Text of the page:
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Destination: Galapagos Islands Cyber Field Trip
CYBER FIELD TRIP

Photo of Mandy Williams
Q&A with Mandy Williams


You can learn more about Mandy Williams in Meet the Team.

 

 

Question Has your trip to the Galapagos lived up to your expectations? If so, how? If not, what about your trip was a disappointment? Would you return if given the opportunity to do so (Carol Troy, Middle School Teacher)
Answer Well to tell the truth, I didn't really know what to expect from all this. So I really didn't have any preconceived notions of what it would be like. However, I have really enjoyed it, and I feel good about the work we've done. If given the chance to return, I would come back a hundred times over.
Question Do you think that the ecosystem of the Galapagos would "crash" if the islands became a major attraction like Hawaii? (Monica Park, High School Student)
Answer Yes, I certainly do. The reason the islands are so beautiful and pristine is because they are part of a national park and are off limits in a lot of places. I can't even imagine all the damage it would do to have people moving in, hotels going up, vacationer activities, jet skis, and so on. I think it would destroy much of what makes the islands so great.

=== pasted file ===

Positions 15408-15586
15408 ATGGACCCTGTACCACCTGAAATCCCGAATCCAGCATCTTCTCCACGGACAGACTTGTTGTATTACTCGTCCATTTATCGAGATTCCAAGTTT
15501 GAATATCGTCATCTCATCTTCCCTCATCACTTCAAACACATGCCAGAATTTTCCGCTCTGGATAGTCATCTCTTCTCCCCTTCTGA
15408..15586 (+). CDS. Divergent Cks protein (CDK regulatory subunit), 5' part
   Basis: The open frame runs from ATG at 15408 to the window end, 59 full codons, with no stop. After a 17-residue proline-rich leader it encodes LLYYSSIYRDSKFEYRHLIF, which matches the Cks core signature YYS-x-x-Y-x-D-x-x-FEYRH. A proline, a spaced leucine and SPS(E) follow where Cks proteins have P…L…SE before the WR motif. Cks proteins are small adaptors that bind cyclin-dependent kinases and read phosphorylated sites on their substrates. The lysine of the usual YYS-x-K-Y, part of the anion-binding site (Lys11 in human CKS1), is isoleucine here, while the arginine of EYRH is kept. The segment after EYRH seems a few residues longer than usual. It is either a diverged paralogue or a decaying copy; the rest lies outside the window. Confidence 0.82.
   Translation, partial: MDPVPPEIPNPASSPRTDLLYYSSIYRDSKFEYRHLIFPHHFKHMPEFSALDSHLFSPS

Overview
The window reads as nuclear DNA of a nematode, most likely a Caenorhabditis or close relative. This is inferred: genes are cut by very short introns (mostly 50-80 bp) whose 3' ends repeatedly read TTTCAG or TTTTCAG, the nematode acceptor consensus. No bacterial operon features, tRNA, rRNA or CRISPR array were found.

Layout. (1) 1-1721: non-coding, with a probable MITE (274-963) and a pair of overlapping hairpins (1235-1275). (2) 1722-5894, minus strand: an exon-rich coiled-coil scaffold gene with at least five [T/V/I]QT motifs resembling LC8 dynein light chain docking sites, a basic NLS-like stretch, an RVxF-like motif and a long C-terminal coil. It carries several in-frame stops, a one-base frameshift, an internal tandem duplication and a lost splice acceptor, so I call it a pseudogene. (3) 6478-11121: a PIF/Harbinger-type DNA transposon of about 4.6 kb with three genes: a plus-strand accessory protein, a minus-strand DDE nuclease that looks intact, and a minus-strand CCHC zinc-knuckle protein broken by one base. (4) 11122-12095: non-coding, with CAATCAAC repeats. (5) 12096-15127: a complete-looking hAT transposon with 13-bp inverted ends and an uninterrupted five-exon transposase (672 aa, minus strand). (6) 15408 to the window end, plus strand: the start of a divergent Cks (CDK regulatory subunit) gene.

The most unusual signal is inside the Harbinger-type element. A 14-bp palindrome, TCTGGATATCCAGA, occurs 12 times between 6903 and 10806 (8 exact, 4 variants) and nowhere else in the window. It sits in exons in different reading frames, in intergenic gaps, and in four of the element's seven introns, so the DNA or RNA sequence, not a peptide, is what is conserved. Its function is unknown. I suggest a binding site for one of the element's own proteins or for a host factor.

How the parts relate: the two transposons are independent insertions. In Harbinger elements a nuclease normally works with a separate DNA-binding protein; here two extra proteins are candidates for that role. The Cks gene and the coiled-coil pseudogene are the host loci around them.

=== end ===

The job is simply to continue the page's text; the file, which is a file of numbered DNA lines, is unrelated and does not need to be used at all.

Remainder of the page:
Question I am curious about your experience as the only student on the trip. Do you think that the rest of the team takes your opinions seriously with you being younger and less experienced than the others? (Amberly, High School Student)
Answer That's a good question. I was curious about that myself before we left for the trip. However, everyone has been really great. I don't pretend to know more than I do, so I ask questions when I need to. But otherwise if I have something to say I do feel like people are listening.
Question How can you summarize your experience thus far for eager and envious science enthusiasts, such as myself, in the United States? (Maria Rugg, Middle School Student)
Answer The trip has been great! It has been a lot of work getting it together to put up information on the web for you guys, but I really think that it's worth it. The Islands are amazing, the wildlife is incredible, and the people are terrific. My favorite animal has always been the turtle, so for me to get to come down here and visit the giant tortoises was really a one-in-a-million opportunity that I could not refuse, and it lived up to my expectations, and went well beyond.
Question The opinion poll on this website asks if tourism should be limited to prevent damage to the Galapagos. What's your opinion? (Sara, Middle School student)